The “Michigan Accent”– It Exists!
A man approached me in a gas station this past week, asking for directions. I got about 3 words out of my mouth before he interrupted me with: “Do you have an accent?” Taken aback, I said, “Uhhh… I don’t think so?” He explained he was from California and totally thought I had a “Michigan accent”. I smiled and finished giving him directions but secretly thought, “I don’t have an accent you weirdo, you do.” I think it’s pretty common for those of us native to Michigan to think we don’t have an accent and it’s everyone else who sounds funny. Well, I came across a blog that breaks down the Michigan accent. After trying out a few of the examples I can totally hear it… Fellow Michiganders, we do have an accent! And, some pretty odd slang terms too.
Like me, the writer of The Michigan Accent & Michigan Slang Term hubpage , Melanie Shebel is from southwest Michigan. Growing up closer to Chicago we have sort of a hybrid accent, different from those who grew up in central, eastern, or northern Michigan. And while the Michigan accent may sound similar to a Minnesotan accent to those from out of state, it is actually one of a kind.
As far as Michigan slang goes, some of the most unique terms we use describe locations and the people from (or not from) here:
The U.P.: Rarely do Michiganders say “The Upper Peninsula.” Too formal, right? We might say it only when teaching people what U.P. means (holding up a hand to make a mitten and hovering the other hand above it to indicate the U.P.– obviously.)
Yoopers then, are people from the U.P.
Up North: This is where you go if you’re traveling within Michigan.
This next one really isn’t my favorite, because I guess I am one and I don’t find it a very flattering term–Trolls: What Yoopers call those who live in the lower peninsula, because they live “under” the bridge.
And then there are the FIPs…. Also a not very nice term for what some southwestern Michiganders call people who visit from Illinois. Growing up in a beach town with lots of tourists who had summer homes there, I can attest to this. While there are certainly some very lovely people from Illinois, some Michiganders feel they are rude… So FIP is an acronym for *ahem* “F***ing Illinois People.”
Also, a big part of what makes a Michigander sound unique is our desire to save time: We talk really fast here, and so in order to do that, we mash up words to make pronunciation easier and faster.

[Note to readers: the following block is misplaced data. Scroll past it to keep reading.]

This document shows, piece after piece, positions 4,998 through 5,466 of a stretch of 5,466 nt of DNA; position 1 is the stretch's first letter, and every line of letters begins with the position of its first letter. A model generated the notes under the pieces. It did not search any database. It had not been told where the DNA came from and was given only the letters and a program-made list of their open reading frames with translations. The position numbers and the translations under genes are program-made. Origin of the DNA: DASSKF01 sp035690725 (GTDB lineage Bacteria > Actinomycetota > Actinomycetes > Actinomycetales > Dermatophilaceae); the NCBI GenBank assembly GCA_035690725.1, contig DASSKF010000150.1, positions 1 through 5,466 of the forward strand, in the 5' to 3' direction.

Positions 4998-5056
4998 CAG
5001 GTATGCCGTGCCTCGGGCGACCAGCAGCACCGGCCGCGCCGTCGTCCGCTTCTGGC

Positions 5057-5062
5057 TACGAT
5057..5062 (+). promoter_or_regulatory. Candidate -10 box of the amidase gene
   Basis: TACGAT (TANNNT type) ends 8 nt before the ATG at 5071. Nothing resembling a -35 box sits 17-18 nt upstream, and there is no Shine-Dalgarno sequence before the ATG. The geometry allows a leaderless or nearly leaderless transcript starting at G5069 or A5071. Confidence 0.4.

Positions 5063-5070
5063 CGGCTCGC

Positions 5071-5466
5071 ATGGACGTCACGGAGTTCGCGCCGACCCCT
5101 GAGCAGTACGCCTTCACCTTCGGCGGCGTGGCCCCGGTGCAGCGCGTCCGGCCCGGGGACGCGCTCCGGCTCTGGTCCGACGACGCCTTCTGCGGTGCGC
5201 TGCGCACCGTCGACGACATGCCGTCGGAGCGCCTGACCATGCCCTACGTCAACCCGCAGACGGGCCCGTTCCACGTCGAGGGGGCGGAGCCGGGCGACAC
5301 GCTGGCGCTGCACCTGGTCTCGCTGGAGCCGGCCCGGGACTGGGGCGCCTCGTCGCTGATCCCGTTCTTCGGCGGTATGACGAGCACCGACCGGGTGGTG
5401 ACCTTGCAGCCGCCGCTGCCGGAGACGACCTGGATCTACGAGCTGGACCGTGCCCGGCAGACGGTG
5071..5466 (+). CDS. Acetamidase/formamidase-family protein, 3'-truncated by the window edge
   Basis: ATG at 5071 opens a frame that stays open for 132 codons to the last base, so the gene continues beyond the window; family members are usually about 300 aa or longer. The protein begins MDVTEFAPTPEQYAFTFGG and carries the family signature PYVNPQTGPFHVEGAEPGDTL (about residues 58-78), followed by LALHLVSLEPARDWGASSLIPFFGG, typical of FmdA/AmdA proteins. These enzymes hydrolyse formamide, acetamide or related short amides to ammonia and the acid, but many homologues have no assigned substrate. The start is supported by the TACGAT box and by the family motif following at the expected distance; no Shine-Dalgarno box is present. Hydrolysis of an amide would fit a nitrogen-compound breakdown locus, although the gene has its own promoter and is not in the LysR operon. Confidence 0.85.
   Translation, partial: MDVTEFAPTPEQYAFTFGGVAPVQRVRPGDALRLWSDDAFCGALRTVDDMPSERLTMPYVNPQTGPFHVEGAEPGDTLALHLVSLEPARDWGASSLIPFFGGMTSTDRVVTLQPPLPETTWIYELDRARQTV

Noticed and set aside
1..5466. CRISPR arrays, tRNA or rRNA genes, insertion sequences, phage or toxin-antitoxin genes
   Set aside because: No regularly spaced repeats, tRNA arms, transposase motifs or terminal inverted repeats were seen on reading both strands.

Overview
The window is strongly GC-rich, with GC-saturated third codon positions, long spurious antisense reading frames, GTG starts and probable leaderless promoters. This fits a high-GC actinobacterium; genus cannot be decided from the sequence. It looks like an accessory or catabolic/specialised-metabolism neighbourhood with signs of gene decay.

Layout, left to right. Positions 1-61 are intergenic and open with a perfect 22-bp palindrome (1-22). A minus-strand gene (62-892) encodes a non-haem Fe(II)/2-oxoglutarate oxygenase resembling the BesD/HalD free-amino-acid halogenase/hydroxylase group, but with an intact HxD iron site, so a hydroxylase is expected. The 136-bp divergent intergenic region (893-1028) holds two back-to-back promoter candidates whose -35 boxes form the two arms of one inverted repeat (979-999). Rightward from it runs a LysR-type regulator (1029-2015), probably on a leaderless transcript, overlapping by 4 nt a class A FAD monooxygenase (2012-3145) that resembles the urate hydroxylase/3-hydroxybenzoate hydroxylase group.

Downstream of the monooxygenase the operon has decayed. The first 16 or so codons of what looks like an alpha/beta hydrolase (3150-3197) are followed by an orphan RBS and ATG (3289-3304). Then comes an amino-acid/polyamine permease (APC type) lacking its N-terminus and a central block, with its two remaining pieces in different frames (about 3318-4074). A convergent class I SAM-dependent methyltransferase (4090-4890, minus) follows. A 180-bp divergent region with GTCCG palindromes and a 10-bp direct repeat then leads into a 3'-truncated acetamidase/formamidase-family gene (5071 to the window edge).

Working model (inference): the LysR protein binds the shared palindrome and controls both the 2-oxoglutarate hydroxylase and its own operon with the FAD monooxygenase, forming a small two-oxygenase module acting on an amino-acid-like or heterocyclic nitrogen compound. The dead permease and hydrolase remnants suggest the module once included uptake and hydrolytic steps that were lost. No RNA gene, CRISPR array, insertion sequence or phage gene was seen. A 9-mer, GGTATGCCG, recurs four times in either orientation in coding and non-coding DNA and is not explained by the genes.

Ja-eet? – Now at first look, you might be wondering what in the heck that means. Say it out loud… “Ja-eet?” means “Did you eat?” Those from other states might shorten it to just “Didja eat?” but that’s still not short enough for a Michigander. Another one would be “imunna” which means “I am going to.”
Now, for some particular sounds that make up the Michigan accent:
Glottal stop: This is when your voice breaks a bit in the middle of a word and then starts again, like “Uh-oh!” In Michigan, our glottal stops come at the end of our words, like a last bit of forced breath. Melanie gives the example of “Detroit”– we don’t say the “t” sound at the end. Instead, it’s like “Detroi” followed by some forced breath.
For words with a double consonant “t” in them, like “kitten” or “button”, there is a glottal stop without the “t” sound being pronounced. Kitten becomes kih’ihn, and button = buh’ohn.
More on The letter “t”: If “t” comes in the middle of a word, we make a “d” sound. City = ciddy, patty = paddy, nutty = nuddy.
Just try to prounounce that “t” in the middle! I just did and it sounded super-forced, like I was trying to be “proper” — Haha!
Like our pronunciation of Detroit, Melanie points out we’ve got a special way to say some of our other cities’ names:
Pontiac = Pah-neeack (Prounounce that “t” and you will for sure give away you’re no Michigander)
Dowagiac – “Doe-waah-jack” with an emphasis on “waah”
And my favorite:
Grand Rapids – Now Melanie says that the fist part of our city’s name must be too much for us because we shorten it to “Grrarapids”, but I would argue that there are some of us who put a bit more effort into it, and just leave off the “d”: “Granrapids”.
What other examples of the “Michigan accent” can you think of? Do you think you have one?